Science & Technology


Direct brain interface between humans

© University of Washington
In this photo, UW students Darby Losey, left, and Jose Ceballos are positioned in two different buildings on campus as they would be during a brain-to-brain interface demonstration. The sender, left, thinks about firing a cannon at various points throughout a computer game. That signal is sent over the Web directly to the brain of the receiver, right, whose hand hits a touchpad to fire the cannon.Mary Levin, U of Wash.
Sometimes, words just complicate things. What if our brains could communicate directly with each other, bypassing the need for language?

University of Washington researchers have successfully replicated a direct brain-to-brain connection between pairs of people as part of a scientific study following the team's initial demonstration a year ago. In the newly published study, which involved six people, researchers were able to transmit the signals from one person's brain over the Internet and use these signals to control the hand motions of another person within a split second of sending that signal.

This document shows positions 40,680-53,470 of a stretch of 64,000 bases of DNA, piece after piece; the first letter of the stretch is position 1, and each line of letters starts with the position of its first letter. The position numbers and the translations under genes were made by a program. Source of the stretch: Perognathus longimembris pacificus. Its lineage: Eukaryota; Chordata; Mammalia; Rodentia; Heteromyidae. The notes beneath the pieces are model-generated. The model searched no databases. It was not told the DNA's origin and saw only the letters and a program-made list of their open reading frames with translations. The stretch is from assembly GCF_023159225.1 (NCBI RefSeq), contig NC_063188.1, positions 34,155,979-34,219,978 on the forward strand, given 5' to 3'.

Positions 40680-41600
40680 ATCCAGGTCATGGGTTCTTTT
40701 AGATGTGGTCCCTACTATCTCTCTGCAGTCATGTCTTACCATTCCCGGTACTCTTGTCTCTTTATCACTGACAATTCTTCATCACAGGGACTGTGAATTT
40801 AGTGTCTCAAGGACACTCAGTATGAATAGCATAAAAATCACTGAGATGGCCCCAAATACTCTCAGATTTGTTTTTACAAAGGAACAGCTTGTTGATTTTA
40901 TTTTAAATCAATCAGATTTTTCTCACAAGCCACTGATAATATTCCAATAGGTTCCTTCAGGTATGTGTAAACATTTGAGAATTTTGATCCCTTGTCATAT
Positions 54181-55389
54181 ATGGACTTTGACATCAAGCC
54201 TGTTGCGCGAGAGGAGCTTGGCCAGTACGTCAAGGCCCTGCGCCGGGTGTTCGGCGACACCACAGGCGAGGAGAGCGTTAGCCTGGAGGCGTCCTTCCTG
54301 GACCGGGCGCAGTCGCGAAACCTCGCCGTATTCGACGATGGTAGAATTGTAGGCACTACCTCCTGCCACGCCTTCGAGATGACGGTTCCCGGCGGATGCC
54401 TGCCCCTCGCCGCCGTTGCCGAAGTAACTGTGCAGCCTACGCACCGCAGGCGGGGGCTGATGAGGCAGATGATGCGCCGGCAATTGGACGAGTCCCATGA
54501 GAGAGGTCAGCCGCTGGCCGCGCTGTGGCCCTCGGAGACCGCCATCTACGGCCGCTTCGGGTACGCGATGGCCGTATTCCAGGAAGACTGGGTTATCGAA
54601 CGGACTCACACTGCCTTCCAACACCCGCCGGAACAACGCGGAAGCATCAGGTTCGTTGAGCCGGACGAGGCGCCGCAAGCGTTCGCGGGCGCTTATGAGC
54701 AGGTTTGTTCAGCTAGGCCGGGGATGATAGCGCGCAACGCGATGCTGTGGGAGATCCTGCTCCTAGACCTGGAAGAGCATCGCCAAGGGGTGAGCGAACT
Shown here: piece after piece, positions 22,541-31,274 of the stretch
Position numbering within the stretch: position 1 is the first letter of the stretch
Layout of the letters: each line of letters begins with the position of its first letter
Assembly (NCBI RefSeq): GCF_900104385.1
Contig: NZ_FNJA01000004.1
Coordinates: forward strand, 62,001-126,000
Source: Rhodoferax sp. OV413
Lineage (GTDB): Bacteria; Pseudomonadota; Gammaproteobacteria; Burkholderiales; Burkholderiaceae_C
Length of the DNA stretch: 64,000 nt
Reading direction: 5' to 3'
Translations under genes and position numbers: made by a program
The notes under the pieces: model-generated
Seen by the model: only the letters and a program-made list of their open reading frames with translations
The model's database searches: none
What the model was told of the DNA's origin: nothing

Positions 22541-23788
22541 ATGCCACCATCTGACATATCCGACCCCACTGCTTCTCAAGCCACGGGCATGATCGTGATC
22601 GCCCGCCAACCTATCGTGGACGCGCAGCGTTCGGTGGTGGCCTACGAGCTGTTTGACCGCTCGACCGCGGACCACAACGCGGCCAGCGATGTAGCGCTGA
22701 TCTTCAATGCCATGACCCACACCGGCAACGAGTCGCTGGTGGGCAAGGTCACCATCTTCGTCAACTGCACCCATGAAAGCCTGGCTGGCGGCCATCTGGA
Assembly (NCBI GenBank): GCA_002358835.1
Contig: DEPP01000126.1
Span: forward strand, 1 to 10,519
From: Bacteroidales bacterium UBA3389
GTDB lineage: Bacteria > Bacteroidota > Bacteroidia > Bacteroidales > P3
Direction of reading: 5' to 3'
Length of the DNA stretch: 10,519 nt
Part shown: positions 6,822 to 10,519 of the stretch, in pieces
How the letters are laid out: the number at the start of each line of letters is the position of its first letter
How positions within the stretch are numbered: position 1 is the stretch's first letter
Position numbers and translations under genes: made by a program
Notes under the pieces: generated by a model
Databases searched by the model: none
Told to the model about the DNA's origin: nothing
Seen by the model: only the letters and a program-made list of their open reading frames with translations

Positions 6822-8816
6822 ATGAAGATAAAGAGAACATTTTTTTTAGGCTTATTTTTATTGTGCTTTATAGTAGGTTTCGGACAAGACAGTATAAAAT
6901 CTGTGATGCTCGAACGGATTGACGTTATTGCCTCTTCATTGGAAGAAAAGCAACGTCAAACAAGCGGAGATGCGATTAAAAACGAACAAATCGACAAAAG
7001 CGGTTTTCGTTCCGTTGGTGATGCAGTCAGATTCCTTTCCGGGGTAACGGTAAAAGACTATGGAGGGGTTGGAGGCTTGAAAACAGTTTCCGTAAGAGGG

At the time of the first experiment in August 2013, the UW team was the first to demonstrate two human brains communicating in this way. The researchers then tested their brain-to-brain interface in a more comprehensive study, published Nov. 5 in the journal PLOS ONE.

"The new study brings our brain-to-brain interfacing paradigm from an initial demonstration to something that is closer to a deliverable technology," said co-author Andrea Stocco, a research assistant professor of psychology and a researcher at UW's Institute for Learning & Brain Sciences. "Now we have replicated our methods and know that they can work reliably with walk-in participants."

Watch a bowling ball and feather falling in a vacuum

You probably know that two objects dropped in a vacuum fall at the same rate, no matter the mass of each item. If you've never seen a demonstration of this, then you really should, because it's incredible to watch.

Here is perhaps the perfect example, brought to us by physicist Brian Cox. He checked out NASA's Space Simulation Chamber located at the Space Power Facility in Ohio. With a volume of 22,653 cubic meters, it's the largest vacuum chamber in the world.

In this hypnotizing clip from the BBC, Cox drops a bowling ball and a feather together, first in normal conditions, and then after virtually all the air has been sucked out of the chamber. We know what happens, but that doesn't stop it from being awesome, especially with the team's ecstatic faces.


Debris-strewn exoplanetary construction yards

© NASA, ESA, G. Schneider